There are quite a few ways that your car can become hydrolocked. Your home and property could be flooded in a storm. You could be trying to ford a seemingly shallow puddle, only to witness the front end of your car tank below the water’s surface.
You’re okay, thank goodness! You’re safe and warm on dry land. But when the waters recede, you can’t say the same for your car. Your engine is hydrolocked, and there’s no way you’re going to start it on your own.
Can you fix a hydrolocked engine? Is there anything you can do to salvage it? Let’s look at the options you have for restarting your flooded vehicle.
What Does Hydrolocked Mean?
If you take apart the word “hydrolocked,” you can probably answer this question yourself. When your engine is hydrolocked, it’s taken in a substantial amount of water in its cylinders.
Most cars these days have internal combustion engines. Your car “goes” when air is compressed; that’s how it was designed to work. When water, that incombustible substance, enters the combustion chamber, all that stops and the internal “combustion” engine no longer combusts.
The immediate impact of the water on your engine will vary with the size and force of an engine. A standard car (for example a Camry or an Accord) will likely quit immediately. There’s just not enough force to keep that engine running. This can be fixed, though, and we’ll look at those options soon.
In the most severe case, a powerful engine is running at, say, a highway speed. Your cylinders are flooded and the reaction that results will likely break components of your engine. This is a more serious matter.
To put it simply, when your engine is hydrolocked it means that it’s taken on too much water and is now “locked.” You may hear this referred to as “hydroblocked,” but it’s worth noting that this is not the common term for the mechanical problem.
Why Is My Engine Hydrolocked?
If your engine is hydrolocked, it’s not always your fault. That said, there are drivers out there who take unnecessary risks, and in many cases, hydrolocking can be avoided.
Your grandpa always told you it was a bad idea to drive through puddles, right? That’s not only because you lose traction and the ability to steer. It’s because deep waters (puddles can be deeper than you think) can flood your engine and cause serious damage.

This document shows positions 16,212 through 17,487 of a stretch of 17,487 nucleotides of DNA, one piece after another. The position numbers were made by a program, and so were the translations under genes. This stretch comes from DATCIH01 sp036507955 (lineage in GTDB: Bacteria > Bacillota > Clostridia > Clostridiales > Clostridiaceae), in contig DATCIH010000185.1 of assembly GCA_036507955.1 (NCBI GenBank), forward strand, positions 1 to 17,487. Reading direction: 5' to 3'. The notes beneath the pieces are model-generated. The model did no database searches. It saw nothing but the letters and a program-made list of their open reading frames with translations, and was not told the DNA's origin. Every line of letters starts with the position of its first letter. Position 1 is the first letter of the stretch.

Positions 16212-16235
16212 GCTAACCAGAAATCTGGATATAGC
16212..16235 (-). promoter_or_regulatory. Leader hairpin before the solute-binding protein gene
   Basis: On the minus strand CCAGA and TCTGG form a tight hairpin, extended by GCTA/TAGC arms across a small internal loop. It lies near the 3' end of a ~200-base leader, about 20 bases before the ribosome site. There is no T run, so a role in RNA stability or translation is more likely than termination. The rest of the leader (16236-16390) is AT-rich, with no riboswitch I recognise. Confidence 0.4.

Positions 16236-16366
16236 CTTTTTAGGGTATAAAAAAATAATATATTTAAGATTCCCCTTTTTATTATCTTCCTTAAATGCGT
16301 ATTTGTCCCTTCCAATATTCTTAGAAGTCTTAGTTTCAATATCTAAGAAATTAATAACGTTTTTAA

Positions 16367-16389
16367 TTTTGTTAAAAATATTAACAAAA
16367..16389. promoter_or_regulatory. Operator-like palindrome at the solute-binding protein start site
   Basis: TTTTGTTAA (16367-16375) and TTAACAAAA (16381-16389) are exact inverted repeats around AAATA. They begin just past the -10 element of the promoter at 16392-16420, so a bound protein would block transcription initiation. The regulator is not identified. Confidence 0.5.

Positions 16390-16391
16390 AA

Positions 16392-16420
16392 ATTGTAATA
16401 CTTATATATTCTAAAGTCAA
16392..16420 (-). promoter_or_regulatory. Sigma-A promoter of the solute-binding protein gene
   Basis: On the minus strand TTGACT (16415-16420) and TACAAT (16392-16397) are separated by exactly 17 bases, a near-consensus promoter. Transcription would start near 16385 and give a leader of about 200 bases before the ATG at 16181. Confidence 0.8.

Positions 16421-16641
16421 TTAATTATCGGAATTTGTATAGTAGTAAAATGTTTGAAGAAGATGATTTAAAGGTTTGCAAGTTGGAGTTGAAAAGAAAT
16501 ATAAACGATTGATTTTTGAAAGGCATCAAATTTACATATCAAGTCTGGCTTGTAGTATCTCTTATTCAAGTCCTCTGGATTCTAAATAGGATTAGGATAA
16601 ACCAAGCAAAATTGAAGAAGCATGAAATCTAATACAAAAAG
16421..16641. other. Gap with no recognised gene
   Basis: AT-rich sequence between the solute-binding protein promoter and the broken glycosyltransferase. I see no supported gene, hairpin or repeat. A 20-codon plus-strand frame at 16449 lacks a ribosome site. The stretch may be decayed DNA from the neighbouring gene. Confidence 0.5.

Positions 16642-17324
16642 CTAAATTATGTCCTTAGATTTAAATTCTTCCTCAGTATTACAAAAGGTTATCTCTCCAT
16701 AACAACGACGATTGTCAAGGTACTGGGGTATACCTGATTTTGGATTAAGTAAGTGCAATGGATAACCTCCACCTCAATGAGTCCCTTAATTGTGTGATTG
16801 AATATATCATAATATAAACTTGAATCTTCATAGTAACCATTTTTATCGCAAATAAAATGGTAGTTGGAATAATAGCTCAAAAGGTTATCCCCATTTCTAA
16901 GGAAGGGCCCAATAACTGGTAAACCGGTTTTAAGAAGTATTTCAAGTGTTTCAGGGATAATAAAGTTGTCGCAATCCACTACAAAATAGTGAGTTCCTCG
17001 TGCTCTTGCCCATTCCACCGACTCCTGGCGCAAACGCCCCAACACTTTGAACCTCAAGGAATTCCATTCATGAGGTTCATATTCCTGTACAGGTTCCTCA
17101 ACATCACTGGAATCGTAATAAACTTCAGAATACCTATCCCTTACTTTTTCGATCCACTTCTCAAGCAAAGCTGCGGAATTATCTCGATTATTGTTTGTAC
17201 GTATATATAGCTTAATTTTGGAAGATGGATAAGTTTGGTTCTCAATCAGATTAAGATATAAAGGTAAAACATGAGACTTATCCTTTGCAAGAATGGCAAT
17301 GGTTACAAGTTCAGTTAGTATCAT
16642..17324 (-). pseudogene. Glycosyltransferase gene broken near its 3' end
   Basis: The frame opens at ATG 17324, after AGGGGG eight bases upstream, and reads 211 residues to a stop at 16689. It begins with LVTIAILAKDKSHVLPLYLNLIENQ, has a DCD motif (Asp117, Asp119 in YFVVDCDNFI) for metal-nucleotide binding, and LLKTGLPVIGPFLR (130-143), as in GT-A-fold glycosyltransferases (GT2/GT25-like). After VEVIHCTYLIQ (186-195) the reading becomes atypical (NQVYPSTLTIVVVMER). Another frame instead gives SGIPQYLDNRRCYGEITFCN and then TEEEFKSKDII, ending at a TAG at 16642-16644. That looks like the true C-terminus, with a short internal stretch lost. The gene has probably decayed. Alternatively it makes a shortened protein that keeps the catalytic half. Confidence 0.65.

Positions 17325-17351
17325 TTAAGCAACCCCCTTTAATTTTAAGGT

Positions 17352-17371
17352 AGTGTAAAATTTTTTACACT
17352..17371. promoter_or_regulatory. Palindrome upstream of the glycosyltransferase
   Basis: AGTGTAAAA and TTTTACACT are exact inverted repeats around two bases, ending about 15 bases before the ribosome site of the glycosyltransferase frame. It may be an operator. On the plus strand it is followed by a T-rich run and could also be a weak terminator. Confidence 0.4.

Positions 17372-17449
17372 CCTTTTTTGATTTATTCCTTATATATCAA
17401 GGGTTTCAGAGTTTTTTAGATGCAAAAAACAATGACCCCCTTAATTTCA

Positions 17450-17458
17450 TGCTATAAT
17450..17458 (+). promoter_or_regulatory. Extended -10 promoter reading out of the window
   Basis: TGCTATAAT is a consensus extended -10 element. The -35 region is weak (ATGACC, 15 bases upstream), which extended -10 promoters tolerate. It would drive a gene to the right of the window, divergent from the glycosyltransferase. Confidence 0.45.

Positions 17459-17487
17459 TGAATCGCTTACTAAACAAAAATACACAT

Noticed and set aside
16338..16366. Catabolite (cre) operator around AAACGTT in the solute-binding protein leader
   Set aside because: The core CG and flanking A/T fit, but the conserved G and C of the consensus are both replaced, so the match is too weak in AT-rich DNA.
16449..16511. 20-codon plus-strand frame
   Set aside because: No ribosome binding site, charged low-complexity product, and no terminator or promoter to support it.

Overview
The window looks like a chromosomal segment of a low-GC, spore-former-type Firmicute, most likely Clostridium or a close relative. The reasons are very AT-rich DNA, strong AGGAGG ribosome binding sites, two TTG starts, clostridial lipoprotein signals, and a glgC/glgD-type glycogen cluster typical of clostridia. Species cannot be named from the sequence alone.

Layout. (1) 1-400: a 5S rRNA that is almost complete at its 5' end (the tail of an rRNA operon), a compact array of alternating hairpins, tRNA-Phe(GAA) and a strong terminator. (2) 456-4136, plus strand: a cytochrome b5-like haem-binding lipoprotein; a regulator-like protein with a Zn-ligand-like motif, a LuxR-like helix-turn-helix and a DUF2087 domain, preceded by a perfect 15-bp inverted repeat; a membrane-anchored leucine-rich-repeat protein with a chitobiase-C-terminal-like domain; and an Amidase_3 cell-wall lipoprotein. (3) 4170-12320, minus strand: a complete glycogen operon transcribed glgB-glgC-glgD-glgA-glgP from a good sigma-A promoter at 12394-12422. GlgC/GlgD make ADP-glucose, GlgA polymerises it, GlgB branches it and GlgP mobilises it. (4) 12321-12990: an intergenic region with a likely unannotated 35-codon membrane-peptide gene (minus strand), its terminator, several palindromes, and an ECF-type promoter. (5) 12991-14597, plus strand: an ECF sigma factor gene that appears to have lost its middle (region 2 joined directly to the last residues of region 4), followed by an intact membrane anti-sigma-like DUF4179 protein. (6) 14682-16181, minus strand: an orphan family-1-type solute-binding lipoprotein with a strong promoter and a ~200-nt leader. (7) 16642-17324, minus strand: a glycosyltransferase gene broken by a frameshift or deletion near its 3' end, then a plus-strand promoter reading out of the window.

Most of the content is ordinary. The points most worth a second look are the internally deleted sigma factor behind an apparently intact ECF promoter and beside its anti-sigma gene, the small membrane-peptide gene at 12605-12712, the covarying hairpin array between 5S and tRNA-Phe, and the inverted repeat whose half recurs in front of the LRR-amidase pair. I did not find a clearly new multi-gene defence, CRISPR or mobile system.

Natural flooding is another cause for a hydrolocked engine. Even if your car is parked, it can experience serious water damage in the event of a flood. Worse damage will likely occur, however, when you’re driving and caught off-guard by flood waters.
You can also cause hydrolock when you wash your engine. If you feel you must wash your engine, but don’t know how to keep your air filter from contamination, please allow a professional to do the cleaning for you.
In many cases, it takes as little as two ounces of water to hydrolock an engine. To put it simply, any water in your combustion chamber is bad news, as you’ll be forcing your engine to work overtime.
No matter how water got into your engine, you want to fix it. Let’s look at whether a hydrolock engine can be repaired.
Can it be Fixed?
The short answer to this question is yes. In many cases, your hydrolocked engine can be rebuilt or even flushed so that your vehicle will operate once again.
First, you’ll need to remove all the water from the cylinders. Your spark plugs will be removed and your engine is cranked. We mentioned earlier that a little Camry engine can usually be fixed quite easily. In fact, sometimes this is the only step necessary to repair your engine.
If you were running your engine at speed, or if you have a more powerful engine, there may be more repairs needed. The inside of your engine is probably damaged and will need to be inspected at best, rebuilt at worst.
How Much Does It Cost to Fix a Hydrolocked Engine?
Depending upon your make and model of vehicle, you can expect to pay between $4,000 to $9,000 for the repair of your engine. In some cases, this is more than your vehicle’s value. Be sure to get more than one estimate before okaying the repairs. You should also be sure to know the value of your vehicle – replacement may be more cost-effective than repair.
Conclusion: Hydrolocked Engine Fixes
A hydrolocked engine may not be the end of your car’s life. This mechanical issue can sometimes be remedied with a simple flush, but sometimes the repairs are much more labor-intensive and expensive.
Shop around for a good estimate if your engine is hydrolocked, and be sure to tell your mechanic precisely how the water damage occurred. That foray through the puddles may cost you just a few thousand dollars, or it may cost you the price of a new vehicle.
If the engine damage is severe and there is no way to fix the engine hydrolock, you should look into selling your vehicle to a junkyard. They will take cars of all types and in any condition, even with severe internal component damage.